- Travel: Businesses can write off meals and travel expenses. This deduction also can be a red flag for an IRS audit depending on whether expenses appear “lavish or extravagant.” For this reason, be sure to bring all receipts and any travel tickets or itineraries to your tax appointment.
- Donations: If your company makes charitable donations, be sure to bring all documents related to your donations, including receipts and any statements you may receive.
Your accountant or tax professional will also need your payroll data from the year. Bring copies of your employee’s W-2s, W-3s, and 1099-MISCs. Also, gather health insurance records (as these can count as a business deduction) and any information regarding bonuses.
Payroll software makes this information readily available. Check out our top payroll software recommendations to make gathering this information easier come next tax season.
Several tax forms require a COGS (Cost of Goods Sold) closing balance for the year. You should already have taken an opening balance of your inventory at the beginning of the year. Now do another inventory count and bring the results to your accountant so they can properly fill out your tax return.
Stocks & Bonds Information
Bring information related to all stocks and bonds your business has attained or sold during the year. You’ll also need a record of any owner’s investments made into or withdrawn from the company during the year. Square says:
As the owner of a sole proprietorship or LLC, you probably pay yourself by making withdrawals from the business. Your accountant will want to know about these withdrawals made to you personally, plus any information on any investments made by you.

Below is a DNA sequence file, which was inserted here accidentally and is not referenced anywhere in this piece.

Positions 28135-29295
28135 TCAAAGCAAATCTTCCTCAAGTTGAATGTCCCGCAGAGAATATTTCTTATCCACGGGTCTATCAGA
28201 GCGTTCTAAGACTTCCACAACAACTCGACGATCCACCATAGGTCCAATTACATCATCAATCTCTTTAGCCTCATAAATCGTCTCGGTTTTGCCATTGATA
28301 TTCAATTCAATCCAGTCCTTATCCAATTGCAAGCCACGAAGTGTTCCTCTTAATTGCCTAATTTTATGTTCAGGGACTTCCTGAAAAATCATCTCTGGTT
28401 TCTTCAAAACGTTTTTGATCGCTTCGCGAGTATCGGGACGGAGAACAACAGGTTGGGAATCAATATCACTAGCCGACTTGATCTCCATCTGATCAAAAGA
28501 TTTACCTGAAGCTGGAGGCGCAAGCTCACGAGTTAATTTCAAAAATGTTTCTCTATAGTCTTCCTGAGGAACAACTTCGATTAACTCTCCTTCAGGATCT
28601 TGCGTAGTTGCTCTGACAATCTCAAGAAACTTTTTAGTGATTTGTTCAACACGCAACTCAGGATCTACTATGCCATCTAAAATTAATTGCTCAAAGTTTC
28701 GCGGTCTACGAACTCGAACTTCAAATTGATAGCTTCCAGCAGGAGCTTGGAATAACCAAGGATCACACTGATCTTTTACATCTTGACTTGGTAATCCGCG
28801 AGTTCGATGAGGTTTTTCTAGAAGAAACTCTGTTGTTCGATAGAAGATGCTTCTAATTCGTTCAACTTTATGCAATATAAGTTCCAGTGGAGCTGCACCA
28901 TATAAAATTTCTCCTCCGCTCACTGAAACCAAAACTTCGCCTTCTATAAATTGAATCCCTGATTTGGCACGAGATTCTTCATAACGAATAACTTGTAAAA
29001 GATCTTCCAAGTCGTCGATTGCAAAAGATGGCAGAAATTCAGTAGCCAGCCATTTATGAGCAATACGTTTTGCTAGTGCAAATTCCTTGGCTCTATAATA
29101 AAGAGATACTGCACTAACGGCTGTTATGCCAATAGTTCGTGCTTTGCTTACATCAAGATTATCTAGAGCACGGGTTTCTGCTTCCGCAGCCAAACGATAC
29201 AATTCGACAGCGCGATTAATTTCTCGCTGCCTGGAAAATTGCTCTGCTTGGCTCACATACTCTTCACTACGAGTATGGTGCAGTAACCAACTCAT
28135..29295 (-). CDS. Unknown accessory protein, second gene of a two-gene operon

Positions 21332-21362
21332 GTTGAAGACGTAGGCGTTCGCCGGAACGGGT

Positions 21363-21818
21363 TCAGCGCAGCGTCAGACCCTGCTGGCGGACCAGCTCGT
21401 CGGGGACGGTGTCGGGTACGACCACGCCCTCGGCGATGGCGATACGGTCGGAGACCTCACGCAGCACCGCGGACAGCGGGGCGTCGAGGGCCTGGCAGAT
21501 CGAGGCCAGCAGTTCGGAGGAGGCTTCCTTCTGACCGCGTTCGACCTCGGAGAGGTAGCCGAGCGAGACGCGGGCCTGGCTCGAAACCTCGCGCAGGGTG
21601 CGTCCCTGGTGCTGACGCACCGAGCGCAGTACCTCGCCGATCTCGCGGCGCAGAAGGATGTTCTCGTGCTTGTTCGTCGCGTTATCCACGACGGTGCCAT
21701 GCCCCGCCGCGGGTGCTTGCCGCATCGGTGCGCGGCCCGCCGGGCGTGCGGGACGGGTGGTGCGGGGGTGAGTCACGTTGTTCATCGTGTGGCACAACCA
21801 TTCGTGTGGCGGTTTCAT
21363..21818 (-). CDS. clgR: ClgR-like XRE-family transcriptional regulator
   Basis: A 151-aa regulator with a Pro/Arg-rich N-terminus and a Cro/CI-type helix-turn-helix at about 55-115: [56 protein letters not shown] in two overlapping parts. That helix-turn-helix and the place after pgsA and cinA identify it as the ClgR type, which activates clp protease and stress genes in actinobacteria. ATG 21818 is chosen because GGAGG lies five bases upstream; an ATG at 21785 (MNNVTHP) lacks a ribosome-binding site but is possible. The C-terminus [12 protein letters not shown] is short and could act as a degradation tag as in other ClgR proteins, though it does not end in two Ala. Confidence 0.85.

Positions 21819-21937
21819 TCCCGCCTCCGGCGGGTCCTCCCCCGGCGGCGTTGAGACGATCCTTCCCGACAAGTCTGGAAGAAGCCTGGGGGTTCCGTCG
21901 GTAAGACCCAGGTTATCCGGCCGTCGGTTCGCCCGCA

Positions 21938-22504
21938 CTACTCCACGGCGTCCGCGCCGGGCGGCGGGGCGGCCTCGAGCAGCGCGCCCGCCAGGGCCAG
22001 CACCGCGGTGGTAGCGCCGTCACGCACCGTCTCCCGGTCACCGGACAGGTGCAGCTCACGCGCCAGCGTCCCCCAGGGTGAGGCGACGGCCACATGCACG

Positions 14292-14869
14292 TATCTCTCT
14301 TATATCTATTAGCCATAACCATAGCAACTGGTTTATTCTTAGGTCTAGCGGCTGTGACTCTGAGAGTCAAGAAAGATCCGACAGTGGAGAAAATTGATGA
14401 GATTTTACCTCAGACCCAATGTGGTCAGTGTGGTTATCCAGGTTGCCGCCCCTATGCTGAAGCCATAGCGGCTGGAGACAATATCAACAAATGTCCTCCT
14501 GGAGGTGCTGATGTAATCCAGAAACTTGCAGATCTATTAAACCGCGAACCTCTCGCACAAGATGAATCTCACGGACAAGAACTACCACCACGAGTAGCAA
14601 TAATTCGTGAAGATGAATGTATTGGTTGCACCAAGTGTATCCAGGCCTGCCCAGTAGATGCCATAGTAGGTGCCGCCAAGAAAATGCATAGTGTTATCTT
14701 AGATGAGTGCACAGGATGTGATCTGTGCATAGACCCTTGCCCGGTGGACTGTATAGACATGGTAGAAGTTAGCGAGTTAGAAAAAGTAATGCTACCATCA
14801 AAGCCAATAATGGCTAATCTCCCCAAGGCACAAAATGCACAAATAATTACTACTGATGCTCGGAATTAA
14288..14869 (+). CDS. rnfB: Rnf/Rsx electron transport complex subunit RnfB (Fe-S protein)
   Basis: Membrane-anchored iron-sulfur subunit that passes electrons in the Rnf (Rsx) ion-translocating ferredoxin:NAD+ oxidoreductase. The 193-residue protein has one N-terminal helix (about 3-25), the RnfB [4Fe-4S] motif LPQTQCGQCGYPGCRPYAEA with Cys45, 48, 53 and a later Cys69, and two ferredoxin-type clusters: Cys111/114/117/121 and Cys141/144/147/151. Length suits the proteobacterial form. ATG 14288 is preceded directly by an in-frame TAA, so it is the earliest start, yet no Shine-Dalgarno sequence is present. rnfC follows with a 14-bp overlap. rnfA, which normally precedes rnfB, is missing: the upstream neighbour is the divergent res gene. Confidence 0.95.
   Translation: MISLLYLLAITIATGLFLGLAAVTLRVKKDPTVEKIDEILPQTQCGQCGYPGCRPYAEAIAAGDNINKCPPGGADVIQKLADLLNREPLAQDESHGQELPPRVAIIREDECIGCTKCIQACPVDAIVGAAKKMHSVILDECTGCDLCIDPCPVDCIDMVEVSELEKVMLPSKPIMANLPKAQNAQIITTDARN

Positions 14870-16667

Contact your accountant directly before your tax appointment to see if there is any other information they require.
Bonus Small Business Tax Tips
In addition to having all of your documents ready to go, there are a few other things you can do to be prepared for tax season.
Communicate With Your Accountant
On its blog, Square suggests that talking to your accountant is the key to a successful tax appointment:
…accountants may have a checklist of what they need. When you call to make your appointment, be sure to ask for this checklist.
Geoff Williams, in the article 7 Things Tax Preparers Wish We Would Do, says being timely is imperative:
Get your paperwork to your tax preparer early…February is fantastic. March, especially the first half, is fine. But…if you give your material to your tax preparer on April 1, don’t be upset if you end up having to file an extension.
The popular invoicing software FreshBooks recommends staying on top of your accounting processes:
Keeping proper accounting records throughout the year can make it a lot easier to prepare your return at tax time.
In her article How To Prepare Records for Your Accountant, Susan Ward reminds businesses that being unprepared can cost you, literally:
Accountants are paid by the hour, so the harder you make their job, the more it will cost you.
One of the biggest ways you can save your business money is by being organized. Having all of your tax information together only goes so far. Your accountant or tax preparer needs to be able to find and understand your records with ease. Organizing your business information can make or break a tax appointment.
Final Thoughts On What To Bring Your Accountant For Tax Preparations
Taking the extra time to gather and organize the proper tax information will help make the tax return process a breeze.
If you want to learn how your accounting software can make this process even easier, read The Secret To An Easy And Stress-Free Tax Season For Your Business or download our free Small Business Tax Prep Checklist. Not sure if you need an accountant? Check out When To Hire An Accountant For Small Business. If you need to hire an accountant before next tax season, read How To Find The Perfect Accountant For Your Small Business. As always, good luck and happy filing!